5 stitches later, I'm home in bed with a really stiff, sore neck. I also have a black eye that's more blue than black and that looks like a really bad 80's makeup job that won't come off. And I've got some random bruises all over from the fall. And as a result of my fear of one needle, I  had to get like 6 more over the course of the day. And did I mention my neck hurts?

Alexandre's here with me, feeding me McDonald's ice cream, keeping my ice pack up-to-date, and giving me pain meds. I canceled my classes for the day so I can lay down and complain a bit.

No pictures--  I look a fright!  But I thought you'd all enjoy the story.

Wednesday, October 21, 2009

Picture Dump! Storms, Day Trips, Festa de Mandioca

Well, out of my 10 private classes that I was supposed to have taught so far this week, I've taught... 4. Because people are flaky.  Good think I have contracts!! So in one way, it was kind of good, because I'm still getting paid, but I have free time. (But I'd much rather be teaching than preparing things for nothing and waking up early for nothing, etc.)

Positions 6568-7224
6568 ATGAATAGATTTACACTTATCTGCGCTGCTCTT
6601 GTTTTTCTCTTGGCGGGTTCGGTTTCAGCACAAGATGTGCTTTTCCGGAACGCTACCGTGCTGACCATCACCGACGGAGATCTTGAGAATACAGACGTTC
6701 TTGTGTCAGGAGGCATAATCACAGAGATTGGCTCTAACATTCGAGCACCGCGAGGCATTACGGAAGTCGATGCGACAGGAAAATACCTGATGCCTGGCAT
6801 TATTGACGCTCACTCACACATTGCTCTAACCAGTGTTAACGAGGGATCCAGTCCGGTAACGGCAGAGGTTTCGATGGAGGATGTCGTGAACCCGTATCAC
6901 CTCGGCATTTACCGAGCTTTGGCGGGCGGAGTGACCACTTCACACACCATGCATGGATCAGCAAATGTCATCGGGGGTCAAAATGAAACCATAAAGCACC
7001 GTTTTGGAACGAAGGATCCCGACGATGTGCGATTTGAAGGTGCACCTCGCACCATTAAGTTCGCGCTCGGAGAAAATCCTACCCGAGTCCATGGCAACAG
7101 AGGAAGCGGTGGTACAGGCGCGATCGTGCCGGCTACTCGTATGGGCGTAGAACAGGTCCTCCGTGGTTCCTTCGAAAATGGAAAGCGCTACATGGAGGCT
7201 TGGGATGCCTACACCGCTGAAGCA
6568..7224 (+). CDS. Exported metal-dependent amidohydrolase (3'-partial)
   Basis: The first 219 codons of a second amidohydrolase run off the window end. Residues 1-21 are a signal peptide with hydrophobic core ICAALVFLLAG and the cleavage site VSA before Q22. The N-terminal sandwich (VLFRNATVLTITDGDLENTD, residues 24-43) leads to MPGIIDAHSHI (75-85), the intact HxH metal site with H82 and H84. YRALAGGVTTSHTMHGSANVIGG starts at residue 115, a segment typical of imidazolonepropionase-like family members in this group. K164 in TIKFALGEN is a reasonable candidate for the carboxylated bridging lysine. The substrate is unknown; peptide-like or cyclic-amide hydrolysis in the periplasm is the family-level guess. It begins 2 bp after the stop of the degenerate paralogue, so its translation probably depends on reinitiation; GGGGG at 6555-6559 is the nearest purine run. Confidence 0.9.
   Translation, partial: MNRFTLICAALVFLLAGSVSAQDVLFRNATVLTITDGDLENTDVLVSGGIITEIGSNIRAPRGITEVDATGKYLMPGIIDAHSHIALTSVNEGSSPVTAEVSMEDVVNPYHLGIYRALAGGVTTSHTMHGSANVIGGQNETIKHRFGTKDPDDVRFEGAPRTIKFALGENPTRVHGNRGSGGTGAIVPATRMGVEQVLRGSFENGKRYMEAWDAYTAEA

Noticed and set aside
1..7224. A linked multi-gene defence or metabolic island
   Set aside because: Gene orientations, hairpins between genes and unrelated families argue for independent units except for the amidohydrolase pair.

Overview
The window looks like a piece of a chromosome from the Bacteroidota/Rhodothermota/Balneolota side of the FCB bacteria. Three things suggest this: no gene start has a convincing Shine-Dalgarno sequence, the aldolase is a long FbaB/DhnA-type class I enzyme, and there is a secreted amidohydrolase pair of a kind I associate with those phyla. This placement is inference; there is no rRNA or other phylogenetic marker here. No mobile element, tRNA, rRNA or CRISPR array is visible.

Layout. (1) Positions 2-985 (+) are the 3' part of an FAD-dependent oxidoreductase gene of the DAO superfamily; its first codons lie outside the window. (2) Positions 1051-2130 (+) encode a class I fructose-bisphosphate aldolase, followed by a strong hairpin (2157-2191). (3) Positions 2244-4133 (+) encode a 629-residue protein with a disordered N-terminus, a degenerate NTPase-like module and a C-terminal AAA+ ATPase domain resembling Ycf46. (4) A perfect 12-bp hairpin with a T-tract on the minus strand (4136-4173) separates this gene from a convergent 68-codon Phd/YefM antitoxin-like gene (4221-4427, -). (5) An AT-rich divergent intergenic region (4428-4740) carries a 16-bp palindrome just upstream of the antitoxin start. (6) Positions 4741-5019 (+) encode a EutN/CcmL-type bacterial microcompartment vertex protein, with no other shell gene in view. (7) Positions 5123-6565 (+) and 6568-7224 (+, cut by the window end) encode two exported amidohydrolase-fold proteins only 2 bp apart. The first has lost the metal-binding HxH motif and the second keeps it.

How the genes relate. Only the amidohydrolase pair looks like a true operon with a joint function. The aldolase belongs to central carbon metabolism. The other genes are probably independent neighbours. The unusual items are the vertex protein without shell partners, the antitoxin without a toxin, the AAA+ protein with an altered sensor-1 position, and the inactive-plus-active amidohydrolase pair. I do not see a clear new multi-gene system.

I had some time to go through the pictures on my camera and add them on here for your enjoyment.

I'll start with the storms. Summer's on its way, which, in our neck of the woods rainforest, means hot, sunny mornings and HUMID afternoons. Almost every afternoon, the wind kicks up and slams our shutters around as the dark ominous clouds roll in. After about an hour of that, the monsoon-like rain starts up. It doesn't last long-- usually 30 minutes to an hour. And when we're lucky, it doesn't rain through the night, because when it does, we have to keep the bedroom window closed and everything gets very hot and stuffy.
Here are the pre-storm pictures:
Day 1

Day 2

It was so windy! And Alexandre is so handsome :)

Day 3
I made a video of the lightening and saved screen shots: